I led the UX team in the redesign of the public website for the National Assessment of Education Progress (NAEP).

We created a new visual design for the site, created a new information architecture to improve user access to information, and made the site responsive.
The NAEP web site is a large information site documenting the whole of the NAEP program and archiving all assessment results since the first assessments were administered in 1969. The site comprises over 6,000 pages.

The previous design of the site used inconsistent information architecture, was text heavy, and relied extensively on inline text links at all levels of the site, making it very difficult for users to find the information they sought.

Step 1: Develop Information Architecture

The biggest change from the old design was the information hierarchy (IA). The old design had a flat IA, due to the conventional wisdom that everything should be accessible within 3 mouse clicks, or users will get frustrated.


What the conventional wisdom ignores is the cognitive costs of a flat hierarchy. What causes users to give up or get frustrated is effort. Yes, multiple mouse clicks takes some effort, but not nearly as much effort as scanning a wall of text to find the right links, or worse yet, clicking on the wrong link and having to back out to try again to find what you were looking for.
To reduce visual search times and reduce navigation errors, the redesign structured the pages so that most of the textual information was on lower level pages, while the top level pages were designed around navigation.

To allow effective navigation in higher level pages, content of this site was divided up into a clear set of categories. There is no "best" number of content categories. It depends on the type of site, number of user groups, similarity of different user tasks, and other factors. Our process to determine the content categories involved the following steps:
  • Stakeholder interviews - determine goals and target user groups
  • User Interviews - Determine important tasks and information requirements
  • Card Sort - Determine information structure paradigms of stakeholders and end users
Hierarchical Information Structure
Content Categories

Step 2: Personas and Journey Maps

Nine different user groups were identified by NAEP stakeholders as important to their mission. These groups included parents of participants, education researchers, policymakers and the media.
User groups were defined by their prior knowledge of NAEP, preconceived notions regarding standardized testing, their goals for interacting with NAEP, and the level of information they would be attracted to.
User Group Profile - Parents of Participating Students
User Group –Parent of Participating Student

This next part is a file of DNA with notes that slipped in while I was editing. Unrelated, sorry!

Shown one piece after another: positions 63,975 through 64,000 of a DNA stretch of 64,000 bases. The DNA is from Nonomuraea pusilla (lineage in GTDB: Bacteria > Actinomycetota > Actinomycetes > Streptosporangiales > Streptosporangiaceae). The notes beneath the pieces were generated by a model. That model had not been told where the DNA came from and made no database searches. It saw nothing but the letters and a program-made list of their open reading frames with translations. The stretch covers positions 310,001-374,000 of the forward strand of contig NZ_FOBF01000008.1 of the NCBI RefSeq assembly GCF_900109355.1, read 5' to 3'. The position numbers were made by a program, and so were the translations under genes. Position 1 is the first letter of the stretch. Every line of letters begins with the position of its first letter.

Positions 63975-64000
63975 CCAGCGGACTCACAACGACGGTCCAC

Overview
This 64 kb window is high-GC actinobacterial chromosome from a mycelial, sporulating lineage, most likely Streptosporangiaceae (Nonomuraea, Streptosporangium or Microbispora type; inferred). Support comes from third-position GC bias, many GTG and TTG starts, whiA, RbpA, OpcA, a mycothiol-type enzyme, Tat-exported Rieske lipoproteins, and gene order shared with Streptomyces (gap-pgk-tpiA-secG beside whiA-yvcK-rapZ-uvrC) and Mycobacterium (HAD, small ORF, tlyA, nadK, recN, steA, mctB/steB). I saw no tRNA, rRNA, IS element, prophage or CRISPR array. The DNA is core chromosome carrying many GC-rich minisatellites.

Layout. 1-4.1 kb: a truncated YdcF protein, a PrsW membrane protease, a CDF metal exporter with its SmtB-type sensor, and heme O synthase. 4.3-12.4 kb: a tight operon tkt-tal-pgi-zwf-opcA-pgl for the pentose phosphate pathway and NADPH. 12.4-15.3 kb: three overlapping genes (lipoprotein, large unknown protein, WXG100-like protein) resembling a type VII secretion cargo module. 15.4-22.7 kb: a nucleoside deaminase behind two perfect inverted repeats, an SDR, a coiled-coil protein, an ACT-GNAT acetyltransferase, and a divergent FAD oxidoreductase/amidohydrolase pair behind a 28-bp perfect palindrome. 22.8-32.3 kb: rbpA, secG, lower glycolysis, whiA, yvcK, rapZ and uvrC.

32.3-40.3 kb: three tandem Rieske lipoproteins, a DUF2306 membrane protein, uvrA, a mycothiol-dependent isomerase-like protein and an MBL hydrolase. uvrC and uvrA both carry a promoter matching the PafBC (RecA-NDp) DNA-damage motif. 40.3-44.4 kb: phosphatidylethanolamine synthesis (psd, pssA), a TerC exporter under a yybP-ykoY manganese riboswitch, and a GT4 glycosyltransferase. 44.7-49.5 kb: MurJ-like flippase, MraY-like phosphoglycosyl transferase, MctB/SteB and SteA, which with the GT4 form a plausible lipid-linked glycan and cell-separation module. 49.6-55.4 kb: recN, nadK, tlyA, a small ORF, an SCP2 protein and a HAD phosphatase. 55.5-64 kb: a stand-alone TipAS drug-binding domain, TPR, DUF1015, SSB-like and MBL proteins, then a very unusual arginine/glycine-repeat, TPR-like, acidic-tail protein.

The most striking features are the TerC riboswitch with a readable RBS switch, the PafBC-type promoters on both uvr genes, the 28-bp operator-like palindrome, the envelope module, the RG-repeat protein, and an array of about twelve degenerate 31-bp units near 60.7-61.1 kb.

Initial Touchpoint – School letter regarding assessment
Prior NAEP Experience – None
Assessment Mindset – May be concerned about standardized assessments
Goal – Protect child from negative experience
Processing level – High level only. Little tolerance for statistical minutiae.
Journey Map

Step 3: Navigation Attractors

Each group had a different goal in mind when using the NAEP website, and some users might have multiple touchpoints throughout their NAEP-related experience. Site content and navigation was tailored to provide immediate identification of desired content and minimize distractions by competing content of no interest.
Mock attractors were used with a stakeholder working group to spur discussion on the transition from a label-based navigation system to one that is based on the needs of users.
Mock Attractors

Step 4: Navigation Structure

Multiple common elements were used across the site to give the users a consistent experience and support their awareness of where they were within the information architecture.
Some tasks that users were expected to complete would take them from one content category to another. In a simple website, one can design the site around these tasks so that there is no "cross-category" navigation. Too much of the content on this site is used for different tasks performed by different user groups.

in this case, we made two things very clear to the users:
  1. How to get to the next step in the task they are performing, and
  2. Where the next step in that task took them to, relative to the overall hierarchy.
The key common elements in the website are a global navigation bar, consistent linking mechanisms to lower levels in a content category, and cross-category links in a context-dependent sidebar.
Common Navigation and Information Elements

Step 5: Mobile Navigation Structure

Mobile can be even easier to ensure consistent navigation and information elements, because the reduced size imposes constraints on the number of different mechanisms that are usable on phone-size devices.
That said, global navigation and cross-category sidebar navigation were implemented using sliding menus. Key to their successful use is the ubiquitous availability of their triggers, and incomplete coverage of the body of the current page. This reinforces their functional nature and doesn't lead users down a rabbit hole of links that require overuse of the "back" function.
Mobile Global Navigation Bar
Mobile Crosslink Sidebar